|People are asking for higher resolution video, which requires greater recording capacity to accommodate, hence the need for H.265
H.265 compression, apps and the inherent security of security systems were some of the themes to be gleaned on the first day of IFSEC International.
Almost every video exhibitor I saw on day one of the show mentioned that many of their products use H.265 compression in these days of high definition, bandwidth-hungry cameras. Over at Vivotek’s stand, for example, Emilio Sanchez, project consultant, spoke of the company’s H.265 Smart Stream compression algorithm. He said this saves anything between 70 and 90 percent bandwidth, depending on the amount of movement in the images, compared to H.264. People are asking for higher resolution video, which requires greater recording capacity to accommodate, hence the need for H.265.
Vivotek also displayed its 360-degree fisheye camera with built-in infra-red illumination, and a 180-degree camera fitted with four image sensors designed to provide a single, seamless image on the monitor. The company also emphasised its products being tailored to various vertical markets, such as a people-counting camera for retail applications (which also measured the heights of people in a scene) and city surveillance products.
Another exhibitor with a focus on vertical markets is manufacturer and distributor Genie CCTV. John Boorman, sales director, explains that various verticals have different requirements, as examples, fingerprint recognition, gait recognition or face recognition. The company believes in communicating with end-users as well as installers and integrators, and this approach is helped by having a full-scale demonstration facility at their headquarters. When I asked him about cutting the number of cameras or decommissioning entire public space CCTV networks by various UK local councils because of squeezed budgets, he said he is not surprised as no thought was given to maintenance budgets when the schemes were first set up.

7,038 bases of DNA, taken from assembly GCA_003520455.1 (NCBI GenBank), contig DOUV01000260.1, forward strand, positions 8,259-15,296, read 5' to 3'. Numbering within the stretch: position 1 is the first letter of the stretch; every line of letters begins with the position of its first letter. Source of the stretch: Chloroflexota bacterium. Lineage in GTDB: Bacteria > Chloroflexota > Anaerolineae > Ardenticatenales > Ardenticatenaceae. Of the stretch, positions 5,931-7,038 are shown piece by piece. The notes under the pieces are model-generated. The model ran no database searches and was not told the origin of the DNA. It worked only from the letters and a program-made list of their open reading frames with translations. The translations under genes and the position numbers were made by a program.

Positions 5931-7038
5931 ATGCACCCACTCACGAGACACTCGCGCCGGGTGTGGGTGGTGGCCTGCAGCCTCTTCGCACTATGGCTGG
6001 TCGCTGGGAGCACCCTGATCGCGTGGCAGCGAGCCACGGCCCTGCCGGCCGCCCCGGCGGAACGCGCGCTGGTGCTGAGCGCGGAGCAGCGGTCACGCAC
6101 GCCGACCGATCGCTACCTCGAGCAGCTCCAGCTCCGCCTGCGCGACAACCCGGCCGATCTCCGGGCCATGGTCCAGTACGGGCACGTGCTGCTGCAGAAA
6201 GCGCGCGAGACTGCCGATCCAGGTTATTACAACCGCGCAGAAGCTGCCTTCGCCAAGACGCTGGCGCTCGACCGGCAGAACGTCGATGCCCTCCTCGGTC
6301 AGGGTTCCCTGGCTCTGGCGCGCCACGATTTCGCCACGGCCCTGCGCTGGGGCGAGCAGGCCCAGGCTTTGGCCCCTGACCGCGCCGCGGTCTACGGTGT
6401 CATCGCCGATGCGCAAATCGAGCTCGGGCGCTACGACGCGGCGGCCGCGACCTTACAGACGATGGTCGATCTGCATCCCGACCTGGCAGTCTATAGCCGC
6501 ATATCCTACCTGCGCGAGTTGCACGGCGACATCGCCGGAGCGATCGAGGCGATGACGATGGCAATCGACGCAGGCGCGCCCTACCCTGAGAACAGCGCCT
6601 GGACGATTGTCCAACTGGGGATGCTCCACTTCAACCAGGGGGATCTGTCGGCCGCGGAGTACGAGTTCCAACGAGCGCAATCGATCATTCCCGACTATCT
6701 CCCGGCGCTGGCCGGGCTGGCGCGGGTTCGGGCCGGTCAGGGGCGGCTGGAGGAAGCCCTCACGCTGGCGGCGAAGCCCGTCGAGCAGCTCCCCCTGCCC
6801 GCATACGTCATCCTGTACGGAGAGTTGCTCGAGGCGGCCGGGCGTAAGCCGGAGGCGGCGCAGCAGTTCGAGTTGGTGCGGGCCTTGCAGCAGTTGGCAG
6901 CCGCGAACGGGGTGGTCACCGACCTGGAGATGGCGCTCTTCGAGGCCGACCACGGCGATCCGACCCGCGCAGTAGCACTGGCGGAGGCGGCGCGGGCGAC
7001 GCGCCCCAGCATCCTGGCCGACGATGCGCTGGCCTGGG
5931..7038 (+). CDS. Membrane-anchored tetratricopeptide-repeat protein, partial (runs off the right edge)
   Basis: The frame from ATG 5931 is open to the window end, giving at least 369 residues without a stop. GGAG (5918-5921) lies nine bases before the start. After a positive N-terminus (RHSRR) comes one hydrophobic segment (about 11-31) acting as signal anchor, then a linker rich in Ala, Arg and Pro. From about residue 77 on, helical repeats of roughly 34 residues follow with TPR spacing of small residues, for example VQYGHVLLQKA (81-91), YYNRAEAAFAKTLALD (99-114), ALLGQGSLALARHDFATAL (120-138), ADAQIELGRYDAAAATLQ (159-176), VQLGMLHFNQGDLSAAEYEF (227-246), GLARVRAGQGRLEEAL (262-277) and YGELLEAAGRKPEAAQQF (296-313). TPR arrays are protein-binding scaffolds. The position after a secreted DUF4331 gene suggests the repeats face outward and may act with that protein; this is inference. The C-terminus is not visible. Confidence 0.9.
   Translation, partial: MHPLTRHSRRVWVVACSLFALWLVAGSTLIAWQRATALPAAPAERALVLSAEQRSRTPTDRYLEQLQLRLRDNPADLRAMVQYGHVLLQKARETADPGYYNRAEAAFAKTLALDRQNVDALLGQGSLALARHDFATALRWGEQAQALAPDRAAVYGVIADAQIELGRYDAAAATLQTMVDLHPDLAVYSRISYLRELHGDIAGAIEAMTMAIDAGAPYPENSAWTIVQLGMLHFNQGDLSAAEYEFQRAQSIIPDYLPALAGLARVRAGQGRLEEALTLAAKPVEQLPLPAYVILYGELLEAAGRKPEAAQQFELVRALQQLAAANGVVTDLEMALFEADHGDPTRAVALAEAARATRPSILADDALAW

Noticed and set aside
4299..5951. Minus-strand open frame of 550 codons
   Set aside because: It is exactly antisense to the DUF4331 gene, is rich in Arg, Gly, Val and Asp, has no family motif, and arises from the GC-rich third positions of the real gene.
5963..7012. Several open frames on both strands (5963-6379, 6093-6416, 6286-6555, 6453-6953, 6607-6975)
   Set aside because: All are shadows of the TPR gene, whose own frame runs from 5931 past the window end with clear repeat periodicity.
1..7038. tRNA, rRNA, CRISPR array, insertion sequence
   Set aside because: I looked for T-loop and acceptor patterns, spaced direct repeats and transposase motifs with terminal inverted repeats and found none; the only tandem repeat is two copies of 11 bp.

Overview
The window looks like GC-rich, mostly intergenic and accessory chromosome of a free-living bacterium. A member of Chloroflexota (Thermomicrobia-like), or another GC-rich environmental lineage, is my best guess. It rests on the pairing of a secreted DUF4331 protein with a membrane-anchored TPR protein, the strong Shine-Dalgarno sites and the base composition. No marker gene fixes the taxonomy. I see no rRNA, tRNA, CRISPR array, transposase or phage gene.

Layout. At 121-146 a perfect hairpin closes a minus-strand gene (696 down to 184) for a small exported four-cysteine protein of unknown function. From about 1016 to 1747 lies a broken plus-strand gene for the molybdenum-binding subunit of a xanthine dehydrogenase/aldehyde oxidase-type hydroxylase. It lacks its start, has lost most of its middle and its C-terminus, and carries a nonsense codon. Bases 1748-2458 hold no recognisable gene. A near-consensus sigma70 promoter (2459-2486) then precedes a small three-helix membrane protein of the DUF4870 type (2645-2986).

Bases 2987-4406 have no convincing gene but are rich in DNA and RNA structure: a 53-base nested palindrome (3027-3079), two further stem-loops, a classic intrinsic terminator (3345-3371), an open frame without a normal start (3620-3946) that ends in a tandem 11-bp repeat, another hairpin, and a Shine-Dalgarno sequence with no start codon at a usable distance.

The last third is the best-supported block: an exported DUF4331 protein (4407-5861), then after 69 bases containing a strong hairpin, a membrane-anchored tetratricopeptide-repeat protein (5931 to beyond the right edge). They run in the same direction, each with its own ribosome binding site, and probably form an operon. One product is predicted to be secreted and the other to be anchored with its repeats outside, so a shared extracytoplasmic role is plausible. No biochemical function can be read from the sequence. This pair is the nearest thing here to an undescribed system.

|At the Y3K stand, all of its Smart-I range can be accessed through apps to control products such as PIRs, contacts and the wireless power control socket and repeater
Apps are a major theme at IFSEC
Apps are all over the place at the show this year. One instance is the Y3K stand where all of its Smart-I range can be accessed through apps to control products such as PIRs, contacts and the wireless power control socket and repeater. Using the app, the user can control cause and effect settings and can be emailed or can receive a text alert when certain events occur. Mike Barrett, national sales manager, explains that other consumer markets drive the development of the home security market, such as camera modules used in mobile phones. “The theme is that everything is app-driven. It has existed for a long time but was expensive – now it’s much less expensive and more readily available.” Other features of Smart-I cameras include easy setup – such as using a QR code instead of having to enter a load of IP information – and easy pairing to Wi-Fi. And over at key management specialists Morse Watchmans, mobile apps as well as ease of use, integration and better technology are said to improve systems.
Cyber and physical security
What secures the security systems is another theme at the show. Bosch Security Systems, for example, has a mission to encrypt its range of cameras and recording platforms. The idea is to safely store all certificates and keys for authentication and encryption – which is part of ensuring secure communications in a network – to avoid "flashing" of firmware by hackers.
Meanwhile at video management system company Genetec, Andrew Elvish, vice president of marketing and product management, was almost evangelical about the need for good cybersecurity on physical security products, especially where cybersecurity and physical security meet. “Cybersecurity has to be approached at a very fundamental level of the network. We have very unique cybersecurity features that are demanded by our enterprise customers.”
After a quiet start on the first day, the aisles at the Excel exhibition centre in London became busy and the noise level rose by quite a few decibels. Tomorrow I’ll be reporting on day 2 of IFSEC, and I expect it will be busier still!